"I have these bumps on my chin," Mom says as we drive to her psychiatrist appointment at 1 pm.
"Bumps on your chin?" I ask, feeling her chin. "I don't feel any bumps.
"Yes, they have poison in them," she says. "They're on my cheek too."
"The only bumps on your cheek are your cheek bones," I answer, feeling her cheek.
She's always rubbing her chin because the stubble of hair there irritates her. We just shaved it a couple of days ago, so I'm thinking this started with the scratchy hairs there.
"Yes, I think Emily gave me these bumps on my chin," she continues.
"We're going to the doctor, so you can tell him about them," I conclude.
"What are we going to do with the Russian baby?" she asks next.
"What Russian baby?" I ask.
"Roz came home with a Russian baby," she says.
"No, she didn't," I correct her. "Roz got a little dog, not a baby."
Roz does have young cousins in New York who were adopted four years ago from Russia. I wonder if this fact migrated from some storage place in Mom's brain and attached itself to the recent dog information.
After we enter Dr. Chen's office, Mom starts to tell him about her bumps, but now they are pimples and they are on her hands.
He gently examines her hands and says, "You don't need to worry about them. I don't think they will bother you tomorrow."
He doesn't say, "There are no bumps here!"
"They're on my legs too," Mom asserts, but again he reassures her.
"Your fingers are purple on this hand," he says, but I tell him we've already discussed that circulation problem with her geriatrician.
"There was a patient across the street from my mother who died of these bumps," Mom continues. "Her name was Cinderella... Paradise."
"What a lovely name," he ventures.
"Yes. You probably think I'm crazy," she says.
"How are things at Ocean View Assisted Living?" he asks.
"Very aggravating," she answers. "Everybody is teasing me because the door to my room wouldn't open."
I don't explain to him that when she wheels away from the table half-way through a meal and arrives back at her room, she finds the door locked because the staff does not want her to enter and try to get out of the wheelchair into her recliner or onto the toilet.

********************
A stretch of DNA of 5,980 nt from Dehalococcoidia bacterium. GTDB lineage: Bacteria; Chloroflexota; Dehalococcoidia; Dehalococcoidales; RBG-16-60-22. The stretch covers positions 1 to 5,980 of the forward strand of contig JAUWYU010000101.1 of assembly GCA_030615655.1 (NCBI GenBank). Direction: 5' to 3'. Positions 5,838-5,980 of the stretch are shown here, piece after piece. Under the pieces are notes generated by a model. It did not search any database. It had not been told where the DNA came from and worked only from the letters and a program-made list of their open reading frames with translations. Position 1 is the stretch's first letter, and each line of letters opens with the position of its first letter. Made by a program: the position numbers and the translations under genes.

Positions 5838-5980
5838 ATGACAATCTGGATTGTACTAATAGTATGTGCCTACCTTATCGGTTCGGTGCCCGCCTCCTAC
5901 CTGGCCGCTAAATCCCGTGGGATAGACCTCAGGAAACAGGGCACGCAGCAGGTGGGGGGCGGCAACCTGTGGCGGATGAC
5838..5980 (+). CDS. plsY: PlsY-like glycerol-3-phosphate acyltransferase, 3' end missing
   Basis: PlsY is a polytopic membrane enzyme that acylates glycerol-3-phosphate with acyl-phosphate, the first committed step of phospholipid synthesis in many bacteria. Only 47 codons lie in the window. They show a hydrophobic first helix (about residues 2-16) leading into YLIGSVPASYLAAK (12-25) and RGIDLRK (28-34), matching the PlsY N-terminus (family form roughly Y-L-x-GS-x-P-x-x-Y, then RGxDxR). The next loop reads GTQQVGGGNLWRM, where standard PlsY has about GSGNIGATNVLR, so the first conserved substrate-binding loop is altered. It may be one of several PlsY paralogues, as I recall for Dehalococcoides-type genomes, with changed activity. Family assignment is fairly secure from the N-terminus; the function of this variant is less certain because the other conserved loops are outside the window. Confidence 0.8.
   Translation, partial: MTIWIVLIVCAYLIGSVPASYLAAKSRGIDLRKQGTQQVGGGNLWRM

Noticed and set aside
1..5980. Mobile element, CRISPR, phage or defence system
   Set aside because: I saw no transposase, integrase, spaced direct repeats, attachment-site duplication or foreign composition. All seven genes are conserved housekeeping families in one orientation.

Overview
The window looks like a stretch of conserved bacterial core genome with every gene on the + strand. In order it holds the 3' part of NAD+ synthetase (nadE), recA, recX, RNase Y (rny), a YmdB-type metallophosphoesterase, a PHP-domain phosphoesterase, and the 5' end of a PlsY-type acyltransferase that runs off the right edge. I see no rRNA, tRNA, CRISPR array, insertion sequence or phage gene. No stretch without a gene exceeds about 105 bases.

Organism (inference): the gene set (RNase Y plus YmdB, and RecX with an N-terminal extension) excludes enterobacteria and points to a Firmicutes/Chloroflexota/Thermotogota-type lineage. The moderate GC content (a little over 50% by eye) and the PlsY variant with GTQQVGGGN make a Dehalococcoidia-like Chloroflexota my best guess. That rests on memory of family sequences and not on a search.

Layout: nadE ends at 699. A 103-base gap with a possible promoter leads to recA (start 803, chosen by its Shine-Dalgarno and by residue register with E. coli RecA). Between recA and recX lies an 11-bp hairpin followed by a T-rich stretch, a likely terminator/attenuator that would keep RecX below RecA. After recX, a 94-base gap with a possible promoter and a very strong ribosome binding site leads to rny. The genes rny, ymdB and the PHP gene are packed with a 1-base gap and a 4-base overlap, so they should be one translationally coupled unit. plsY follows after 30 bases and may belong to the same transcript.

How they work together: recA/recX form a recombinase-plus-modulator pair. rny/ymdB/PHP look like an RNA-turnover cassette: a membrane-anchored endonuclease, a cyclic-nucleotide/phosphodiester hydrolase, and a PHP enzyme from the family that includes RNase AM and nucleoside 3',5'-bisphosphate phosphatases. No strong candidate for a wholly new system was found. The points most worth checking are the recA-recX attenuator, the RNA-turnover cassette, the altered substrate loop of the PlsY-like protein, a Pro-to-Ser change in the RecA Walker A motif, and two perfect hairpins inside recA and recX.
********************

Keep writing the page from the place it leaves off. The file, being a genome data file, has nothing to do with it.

Somehow she next mentions her husband, Kermit, who died in 1993.
"He went to the Colorado School of Mines," she says. I don't say, "No, that was your brother Reynold."
"--and he got a bunch of gold and silver slates and carried them home--" I don't say, "No, that was your grandfather who was accused of highgrading."
"--to his parents, Mr. and Mrs. A.R. Gustafson. They died. They fell from that silver and gold, carrying it upstairs from that place--"
"Oh, they did," Dr. Chen murmurs.
"They thought he was down at the chocolate shop, and I thought, 'Oh, that's sweet.'"
"Yes, that's sweet," he repeats, smiling.
"And I went down there. He had these bumps and I thought I was going to die from these bumps," she continued.
I wondered how long this tale by free association could last, but then she did a quick self-assessment.
"You must think that sounds pretty silly," she said. "You must wonder how a well-bred woman could have a dream like that, but I did. Of course, they were--"
"Do you have a list of her meds?" he asked me.
"No, they haven't changed since you saw her a month ago," I reply.
"How is she doing?" he asks.
"She hasn't been violent with the staff in the last month," I begin. "At least no one has reported to me any scratching or hitting. But when I come in the late afternoon, she is often very upset and crying about something that is a complete hallucination, something from the past that isn't even anything that happened to her. Like one day she was crying, 'My mother lost her baby... Byron and Serena had to walk to get the doctor.' But this happened to her grandmother, and the child Serena who went to get help is her mother. She thinks these things happened to her, but it was before she was born, in 1899 or something. I just try to take her out to do something, distract her, and she forgets about it."
"You're right to redirect her with real activity in the present," he says. "I don't think it's a good idea to try to medicate her for this. Let's just keep her Seroquel at 25 mg once a day. And maybe this time you can come back in three months."
"Oh, good!" I say. These visits are so pointless--I'm delighted to come less often.
"But these pimples," Mom says, trying to regain the spotlight. "You think there's no reason to have them under a microscope and be seen...?
"No, I don't think so," he answers. "I don't see them."
"You don't see 'em? Well, they're there!" she retorts emphatically. "Why do they come? After a night alone, there they are again."
"Well, it's possible," he ventures. "But you don't need to worry about them."
"Positive? They're not positive? Okay, I won't worry.... I was a Navy nurse in World War II," she counters.
"Yes?" he answers.
"I worked very hard to get everybody in the catalog of US News & World Report. And they had these pimples."
"Oh, I see, " he says as I thank him and push her in her wheelchair out of the office.
We go to the lobby to get ice cream, as usual, for a treat. She has a Nestle's Crunch bar and I have an ice cream sandwich.
On the way home, she is reflective: "I guess I don't need to worry so much about these pimples because everybody dies of something."